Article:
It was fascinating to read about the historical events (and how differently they could have turned out if it weren’t for Oleg) and what was going on within each intelligence office (KGB, M15 and M16, and the CIA). This was absolutely a page-turner and got me out of a little rut I was in (I DNF’d two books before starting The Spy and The Traitor ). I couldn’t stop thinking about Oleg, I even watched a documentary his story. Whether you enjoy spy novels or history, I highly recommend The Spy and The Traitor!
THE JOY LUCK CLUB by Amy Tan – 4.25 stars
I have been putting together a list of my favorite books by Asian (American) Authors to share during the Asian Heritage Month. After I graduated from college, I made a conscious effort to read books by Asian authors, and The Joy Luck Club was one of the very first I read. It is a true classic in my opinion, and I had to re-read it to refresh my memory so I can write words about why I like this book!
In 1949, four Chinese women who recently immigrated to San Francisco befriend each other and start the Joy Luck Club where they gather to eat dim sum and play mahjong. Beginning with one of the daughters, June, joining the Joy Luck Club to fill in for her mother who recently passed away, The Joy Luck Club tells the stories of these four Chinese mothers and their four Chinese-American daughters. The chapters are organized like the game of mahjong (thank you, a goodreads reviewer) which to me emphasizes the cultural context of the mother-daughter relationships/conflicts. For example, June had never played Chinese mahjong until first her evening at the Joy Luck Club despite the fact that her mother Suyuan was an excellent player and the founder of the Joy Luck Club. The fact that all four mothers and four daughters have equal numbers of chapters in which they narrate made me think about how they all collectively add to this story about mother-daughter relationship.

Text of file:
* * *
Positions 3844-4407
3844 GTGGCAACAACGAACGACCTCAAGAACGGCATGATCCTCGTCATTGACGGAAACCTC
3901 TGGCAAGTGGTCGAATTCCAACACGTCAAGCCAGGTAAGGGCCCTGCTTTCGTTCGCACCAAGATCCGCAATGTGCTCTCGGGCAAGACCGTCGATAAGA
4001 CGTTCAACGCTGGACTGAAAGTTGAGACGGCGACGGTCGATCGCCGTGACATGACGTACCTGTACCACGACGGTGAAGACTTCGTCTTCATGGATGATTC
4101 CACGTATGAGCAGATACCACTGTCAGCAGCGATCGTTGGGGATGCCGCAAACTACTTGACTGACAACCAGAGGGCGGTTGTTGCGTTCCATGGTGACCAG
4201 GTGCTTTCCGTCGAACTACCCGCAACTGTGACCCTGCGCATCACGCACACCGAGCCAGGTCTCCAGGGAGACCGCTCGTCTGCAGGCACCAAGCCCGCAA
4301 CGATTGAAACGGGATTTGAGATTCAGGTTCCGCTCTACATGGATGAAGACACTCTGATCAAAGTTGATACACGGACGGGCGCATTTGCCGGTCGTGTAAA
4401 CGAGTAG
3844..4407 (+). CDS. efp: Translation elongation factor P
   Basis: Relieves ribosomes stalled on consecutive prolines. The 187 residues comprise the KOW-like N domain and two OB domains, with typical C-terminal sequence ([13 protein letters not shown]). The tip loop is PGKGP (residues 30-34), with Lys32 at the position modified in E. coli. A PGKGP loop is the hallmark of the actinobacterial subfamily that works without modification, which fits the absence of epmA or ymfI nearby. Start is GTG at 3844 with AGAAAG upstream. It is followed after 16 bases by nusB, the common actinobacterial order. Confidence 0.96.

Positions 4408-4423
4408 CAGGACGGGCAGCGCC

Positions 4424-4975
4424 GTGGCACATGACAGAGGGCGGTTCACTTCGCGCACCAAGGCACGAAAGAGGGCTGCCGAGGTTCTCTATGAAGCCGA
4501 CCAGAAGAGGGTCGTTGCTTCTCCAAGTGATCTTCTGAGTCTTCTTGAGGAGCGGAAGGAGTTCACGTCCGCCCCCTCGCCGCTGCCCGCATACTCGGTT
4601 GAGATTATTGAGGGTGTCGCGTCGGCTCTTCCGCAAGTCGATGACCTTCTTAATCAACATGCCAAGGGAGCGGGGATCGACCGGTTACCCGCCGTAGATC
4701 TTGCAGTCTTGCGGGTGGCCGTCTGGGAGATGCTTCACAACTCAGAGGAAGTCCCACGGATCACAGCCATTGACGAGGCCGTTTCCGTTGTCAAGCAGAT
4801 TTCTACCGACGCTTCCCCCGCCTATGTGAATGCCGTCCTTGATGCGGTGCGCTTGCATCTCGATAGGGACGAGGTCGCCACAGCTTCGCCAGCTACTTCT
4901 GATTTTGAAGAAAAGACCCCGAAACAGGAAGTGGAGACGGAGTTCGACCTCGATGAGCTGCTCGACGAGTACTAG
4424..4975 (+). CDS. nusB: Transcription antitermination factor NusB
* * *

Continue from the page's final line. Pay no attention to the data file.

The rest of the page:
I love that every characters’s story is so different, complex, and full of life. Asian/Asian-American/immigrant story is almost always portrayed as a vague and singular narrative, which frustrates me to no end. Especially when it comes to immigrant mothers, we never think about their lives before they became a mother though they have a whole history inside them. From reading the Joy Luck Club mothers’ somewhat tragic childhoods, you understand them–why they are so protective of their children and why they give words of wisdom that sound a bit mysterious, while the daughters, not knowing those stories, attribute them to the traditional Chinese culture they don’t understand.
What’s a good book you read this month?